Greece is one of the most popular holiday destinations for Brits, with idyllic islands and sun soaked beaches to visit. However holidays worldwide have faced delays and cancellations as coronavirus took hold, and many are confused about whether or not they can travel abroad.
In order to facilitate travel and give a boost to the economy, the Government introduced so called travel corridors, to indicate the safest places to fly to.
If travelling to one of the listed travel corridor countries, Britons would not have to isolate themselves for four weeks upon arrival back to the UK.
The Government has made it clear it will remove countries from the air bridge at a moments notice, and have done so with France, Spain, the Netherlands and Malta.
This is due to spikes in coronavirus cases in those countries, but what does this mean for Greece?
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Is Greece on UK quarantine list?
At the time of writing, Greece was still on the Government’s travel corridor list.
However, figures have shown a recent spike in cases, meaning the Government could decide to remove it.
If this happens, Britons are given a deadline to return to the UK by, and if they do not make it by this date, they will have to quarantine.
Coronavirus infections in Greece are currently at their highest number since the start of the pandemic.
According to the latest data, there have been more than 1,500 new COVID-19 cases in Greece over the past week.
Previously the virus had been under control across the country, with less than 9,000 cases and 243 deaths.
But the recent spike has brought fears of a second wave, and this was confirmed by Gkikas Magiorkinis, an assistant professor of hygiene and epidemiology at Athens University.
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Mr Magiorkinis told The Guardian: “We can say that Greece has formally entered a second wave of the epidemic. This is the point that we could win or lose the battle.”
Figures form the European Centre for Disease Prevention and Control show an average of 28.4 people per 100,000 have been infected in Greece over the last two weeks.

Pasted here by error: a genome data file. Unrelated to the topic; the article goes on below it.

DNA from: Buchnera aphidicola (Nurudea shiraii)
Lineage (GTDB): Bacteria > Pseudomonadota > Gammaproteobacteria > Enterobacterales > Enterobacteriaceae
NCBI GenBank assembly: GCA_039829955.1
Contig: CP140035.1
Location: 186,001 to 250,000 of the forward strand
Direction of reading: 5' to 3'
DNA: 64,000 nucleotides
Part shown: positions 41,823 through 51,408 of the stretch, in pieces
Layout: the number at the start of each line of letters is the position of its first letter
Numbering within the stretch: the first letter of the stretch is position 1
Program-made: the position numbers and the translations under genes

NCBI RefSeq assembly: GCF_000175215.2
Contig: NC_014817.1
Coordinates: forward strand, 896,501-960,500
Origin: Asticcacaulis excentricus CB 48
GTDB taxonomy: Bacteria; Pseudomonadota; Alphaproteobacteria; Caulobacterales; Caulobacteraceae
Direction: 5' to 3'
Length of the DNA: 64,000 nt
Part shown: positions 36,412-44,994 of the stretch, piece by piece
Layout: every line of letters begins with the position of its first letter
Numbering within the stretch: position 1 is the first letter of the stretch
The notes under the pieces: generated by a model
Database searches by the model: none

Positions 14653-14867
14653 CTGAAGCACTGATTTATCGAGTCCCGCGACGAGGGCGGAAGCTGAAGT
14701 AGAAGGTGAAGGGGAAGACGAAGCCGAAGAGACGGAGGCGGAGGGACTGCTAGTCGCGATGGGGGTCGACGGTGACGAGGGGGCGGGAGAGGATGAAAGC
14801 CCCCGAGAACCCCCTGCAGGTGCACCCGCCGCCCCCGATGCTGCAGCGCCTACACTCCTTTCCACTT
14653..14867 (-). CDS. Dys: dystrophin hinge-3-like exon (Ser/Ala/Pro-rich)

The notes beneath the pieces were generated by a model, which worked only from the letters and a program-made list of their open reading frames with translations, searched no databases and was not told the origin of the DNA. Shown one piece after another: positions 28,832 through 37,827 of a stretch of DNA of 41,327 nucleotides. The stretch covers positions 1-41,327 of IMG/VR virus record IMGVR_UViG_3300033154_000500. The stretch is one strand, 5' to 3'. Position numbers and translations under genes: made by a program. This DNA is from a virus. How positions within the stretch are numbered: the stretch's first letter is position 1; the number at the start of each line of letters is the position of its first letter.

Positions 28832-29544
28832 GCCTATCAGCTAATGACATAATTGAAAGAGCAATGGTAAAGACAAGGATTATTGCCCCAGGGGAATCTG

In UK this figure is 22.5 in the UK, and in Spain a staggering 183.1.
And with the Government making it clear it would not hesitate to reimpose quarantine on spiking countries, holidaymakers are right to be hesitant to travel.
Chancellor Rishi Sunak said: “It’s a tricky situation. “What I can say to people is we’re in the midst of a global pandemic and that means there is always the risk of disruption to travel plans and people need to bear that in mind.
“It’s the right thing for us to do to keep everything under review on a constant basis talking with our scientists, our medical advisers, and if we need to take action as you’ve seen overnight we will of course not hesitate to do that and we’re doing that to protect people’s health.”
If you are travelling to Greece, there are travel restrictions in place upon arrival and these are as follows:
If you travel to Greece, you will need to complete a Passenger Locator Form (PLF) at least 24 hours before travel.
Failure to do so in advance may result in your carrier not allowing you to travel, a 500 Euro fine on arrival or the Greek authorities not allowing you to enter the country.
Every traveller, including children, must have their details included on a PLF. If you’re travelling with others outside of your household, you should all complete your own form.
If you’re travelling together as a household, the Greek authorities ask for you to complete one form with all adults and children included.
You can add additional members of your household at the top of the form before you submit.
Some airlines may require individual PLFs for every traveller over the age of 18 within the same household.
You should check directly with your airline what you will need to show in order to be allowed boarding.
Across some the Greek Islands, there is a strict curfew – with bars across Mykonos, Santorini, Corfu, Rhodes, Zante and Crete told to shut at midnight, and are unable to reopen until 7am.
Greek cities Thessaloniki, Larissa, Volos and Katerini are also under these rules.
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